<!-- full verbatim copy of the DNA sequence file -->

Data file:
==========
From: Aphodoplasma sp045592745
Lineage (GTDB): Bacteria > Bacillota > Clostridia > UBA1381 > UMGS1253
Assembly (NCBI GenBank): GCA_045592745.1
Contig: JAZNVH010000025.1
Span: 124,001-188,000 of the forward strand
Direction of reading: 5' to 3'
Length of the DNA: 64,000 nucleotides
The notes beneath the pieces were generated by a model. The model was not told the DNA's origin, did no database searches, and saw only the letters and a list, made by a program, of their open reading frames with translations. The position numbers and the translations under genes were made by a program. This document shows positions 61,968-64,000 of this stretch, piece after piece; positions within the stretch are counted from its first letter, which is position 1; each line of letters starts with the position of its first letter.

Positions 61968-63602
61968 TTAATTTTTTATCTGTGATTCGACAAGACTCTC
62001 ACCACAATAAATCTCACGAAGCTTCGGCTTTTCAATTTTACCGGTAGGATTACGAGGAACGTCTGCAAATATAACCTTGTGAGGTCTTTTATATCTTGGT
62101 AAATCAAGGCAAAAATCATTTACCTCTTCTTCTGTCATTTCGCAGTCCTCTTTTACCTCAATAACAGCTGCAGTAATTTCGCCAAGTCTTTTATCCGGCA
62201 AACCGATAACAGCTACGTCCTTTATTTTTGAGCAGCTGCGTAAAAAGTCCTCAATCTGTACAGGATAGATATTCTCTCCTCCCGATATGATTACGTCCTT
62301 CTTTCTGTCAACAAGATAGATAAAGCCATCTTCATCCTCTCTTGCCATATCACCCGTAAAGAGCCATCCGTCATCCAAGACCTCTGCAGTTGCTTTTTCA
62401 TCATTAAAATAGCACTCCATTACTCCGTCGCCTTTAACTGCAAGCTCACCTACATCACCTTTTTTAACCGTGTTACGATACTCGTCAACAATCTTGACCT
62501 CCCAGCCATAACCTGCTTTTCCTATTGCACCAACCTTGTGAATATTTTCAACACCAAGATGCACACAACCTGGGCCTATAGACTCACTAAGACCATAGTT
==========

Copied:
From: Aphodoplasma sp045592745
Lineage (GTDB): Bacteria > Bacillota > Clostridia > UBA1381 > UMGS1253
Assembly (NCBI GenBank): GCA_045592745.1
Contig: JAZNVH010000025.1
Span: 124,001-188,000 of the forward strand
Direction of reading: 5' to 3'
Length of the DNA: 64,000 nucleotides
The notes beneath the pieces were generated by a model. The model was not told the DNA's origin, did no database searches, and saw only the letters and a list, made by a program, of their open reading frames with translations. The position numbers and the translations under genes were made by a program. This document shows positions 61,968-64,000 of this stretch, piece after piece; positions within the stretch are counted from its first letter, which is position 1; each line of letters starts with the position of its first letter.

Positions 61968-63602
61968 TTAATTTTTTATCTGTGATTCGACAAGACTCTC
62001 ACCACAATAAATCTCACGAAGCTTCGGCTTTTCAATTTTACCGGTAGGATTACGAGGAACGTCTGCAAATATAACCTTGTGAGGTCTTTTATATCTTGGT
62101 AAATCAAGGCAAAAATCATTTACCTCTTCTTCTGTCATTTCGCAGTCCTCTTTTACCTCAATAACAGCTGCAGTAATTTCGCCAAGTCTTTTATCCGGCA
62201 AACCGATAACAGCTACGTCCTTTATTTTTGAGCAGCTGCGTAAAAAGTCCTCAATCTGTACAGGATAGATATTCTCTCCTCCCGATATGATTACGTCCTT
62301 CTTTCTGTCAACAAGATAGATAAAGCCATCTTCATCCTCTCTTGCCATATCACCCGTAAAGAGCCATCCGTCATCCAAGACCTCTGCAGTTGCTTTTTCA
62401 TCATTAAAATAGCACTCCATTACTCCGTCGCCTTTAACTGCAAGCTCACCTACATCACCTTTTTTAACCGTGTTACGATACTCGTCAACAATCTTGACCT
62501 CCCAGCCATAACCTGCTTTTCCTATTGCACCAACCTTGTGAATATTTTCAACACCAAGATGCACACAACCTGGGCCTATAGACTCACTAAGACCATAGTT